Authored by: webster on Friday, May 02 2008 @ 11:58 PM EDT

Sorry, this comment is an article behind. It is under the transcript of the text.

[ Reply to This | # ]

Mr. Nagle Was Not Prepared!
Authored by: iceworm on Saturday, May 03 2008 @ 01:05 AM EDT

Mr. Nagle, Senior Director of the Product Group (OS and mobility) apparently did not make use of the various and sundry tools native to *nix or the spectral analysis tools the MIT Deep Divers had at their disposal to come up with a spreadsheet showing lines-of-code and their presence in the several versions and brands of the operating systems mentioned. Faugh! Mr. Nagle you don't act like an engineer.

[ Reply to This | # ]

Reports on the Last Day of the Trial in Novell v. SCO - Updated 3Xs
Authored by: Bill The Cat on Saturday, May 03 2008 @ 01:05 AM EDT
So what SCO said is that MS and Sun paid WAY TOO MUCH for the licenses they
bought. In fact, the licenses they bought were worthless and therefore, Novell
shouldn't get any money. The fact that they cost tens of millions of dollars is
the "price paid" but not the "value."

So using SCO logic, if they were dumb enough to pay that money, we should be
able to keep it even though it violated the agreements with Novell... except
that these were UW licenses and thus didn't violate the Novell terms except...
that we told the SEC that they were but only to mislead stockholders...

Stop! My sides are hurting. I can't take this much humor all at once!

Bill The Cat

[ Reply to This | # ]

Value of SVR4: 5 billion?
Authored by: kh on Saturday, May 03 2008 @ 01:50 AM EDT
Wasn't the value of SVR4 what SCOXQ.PK were claiming from IBM because IBM
allegedly put a few lines of SVR4 code into linux?

5 billion wasn't it?


[ Reply to This | # ]

License at time of APA does not extend to 2003 Sun or to new(!) MS license
Authored by: SpaceLifeForm on Saturday, May 03 2008 @ 02:13 AM EDT
So, there was a *new* "license" for Microsoft?

Meaning, as in, a *second* "license"? Or rework
of the original scosource/unixware "license"?
(whichever one they are working with today)

If so, I'll bet it happened *after* the
Microsoft-Novell FUD Agreement.


You are being MICROattacked, from various angles, in a SOFT manner.

[ Reply to This | # ]

Schedule 2.2(b) of the APA
Authored by: GLJason on Saturday, May 03 2008 @ 02:48 AM EDT

SCO's argument is that they have the right to license UnixWare, so that includes the right to license Novell's copyrights under any license they wish. In their crazy world there would be no need for the provisions of the APA with respect to converting or granting new SVRX licenses. SCO could just go to any SVRX licensee and say they just need a UnixWare license now, not an SVRX license, and they could stop paying Novell. This was specifically mentioned in the APA, and the language said that an SVRX licensee could not consider to be converted as long as they had any SVRX code. It's right in schedule 2.2(b):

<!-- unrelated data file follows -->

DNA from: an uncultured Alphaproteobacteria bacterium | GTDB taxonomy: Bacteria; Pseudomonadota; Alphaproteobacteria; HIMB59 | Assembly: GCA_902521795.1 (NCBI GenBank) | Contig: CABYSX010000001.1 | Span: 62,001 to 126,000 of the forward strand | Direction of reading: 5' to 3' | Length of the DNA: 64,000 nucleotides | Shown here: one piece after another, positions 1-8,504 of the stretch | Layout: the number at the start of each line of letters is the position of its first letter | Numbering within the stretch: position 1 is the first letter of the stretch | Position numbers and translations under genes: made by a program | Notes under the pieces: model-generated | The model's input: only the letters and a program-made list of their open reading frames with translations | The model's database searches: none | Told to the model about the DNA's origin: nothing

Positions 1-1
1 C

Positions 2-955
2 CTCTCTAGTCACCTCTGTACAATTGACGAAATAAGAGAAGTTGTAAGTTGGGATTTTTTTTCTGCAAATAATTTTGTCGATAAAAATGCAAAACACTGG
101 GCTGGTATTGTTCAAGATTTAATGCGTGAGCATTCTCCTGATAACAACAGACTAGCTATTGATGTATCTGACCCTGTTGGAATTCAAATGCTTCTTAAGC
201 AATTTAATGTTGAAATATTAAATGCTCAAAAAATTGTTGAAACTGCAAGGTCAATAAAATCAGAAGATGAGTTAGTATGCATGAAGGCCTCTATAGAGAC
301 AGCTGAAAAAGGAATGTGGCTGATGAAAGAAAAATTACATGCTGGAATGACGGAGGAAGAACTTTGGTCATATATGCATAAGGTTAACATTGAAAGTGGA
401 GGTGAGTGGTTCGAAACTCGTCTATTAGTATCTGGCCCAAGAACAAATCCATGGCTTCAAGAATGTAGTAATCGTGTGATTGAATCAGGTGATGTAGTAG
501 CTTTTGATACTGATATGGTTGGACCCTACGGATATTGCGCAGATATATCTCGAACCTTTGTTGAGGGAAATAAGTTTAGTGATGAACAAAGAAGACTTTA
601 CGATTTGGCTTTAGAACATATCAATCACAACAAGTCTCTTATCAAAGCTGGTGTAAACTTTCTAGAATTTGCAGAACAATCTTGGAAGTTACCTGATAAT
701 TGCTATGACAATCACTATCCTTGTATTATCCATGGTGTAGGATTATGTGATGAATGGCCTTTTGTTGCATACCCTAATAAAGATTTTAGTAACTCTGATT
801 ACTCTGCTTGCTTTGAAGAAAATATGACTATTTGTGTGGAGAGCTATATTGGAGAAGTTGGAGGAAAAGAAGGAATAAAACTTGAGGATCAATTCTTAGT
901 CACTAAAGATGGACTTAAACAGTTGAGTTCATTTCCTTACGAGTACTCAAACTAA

(f) SVRx Converted Units. The parties agree that SCO will have the opportunity to convert existing SVRx-based customers to a UnixWare derived product, thus depriving Seller of the economic benefit of the SVRx licenses. The process for determining if a customer is validly converted is as follows:

The conversion of an SVRx customer to UnixWare will validly occur and result in the UnixWare based revenue flowing to SCO, without giving rise to a continued obligation to make payment to Seller of royalties due under the SVRx licenses, only if the following are true (note: if the customer continues to sell their SVRx based product separately, then these SVRx revenues continue to flow to Novell):

(i) The customer ships a binary copy of a Golden Master of UnixWare, Eiger, MXU or White Box, or

(ii) The product is derived from a source version of UnixWare, Eiger, MXU or White Box and (i) none of the original SVRx code provided by Novell to the customer, under the SVRx license, is included in the new product or (ii) Buyer shall demonstrate to Seller's reasonable satisfaction that an insignificant amount of original SVRx code is so included and the adoption of UnixWare is so substantial as to constitute a valid conversion.

In addition, an SVRx customer can be defined as having converted to UnixWare only if one of the above is satisfied and only if support is provided for NDS (client/server where appropriate) in the resulting product.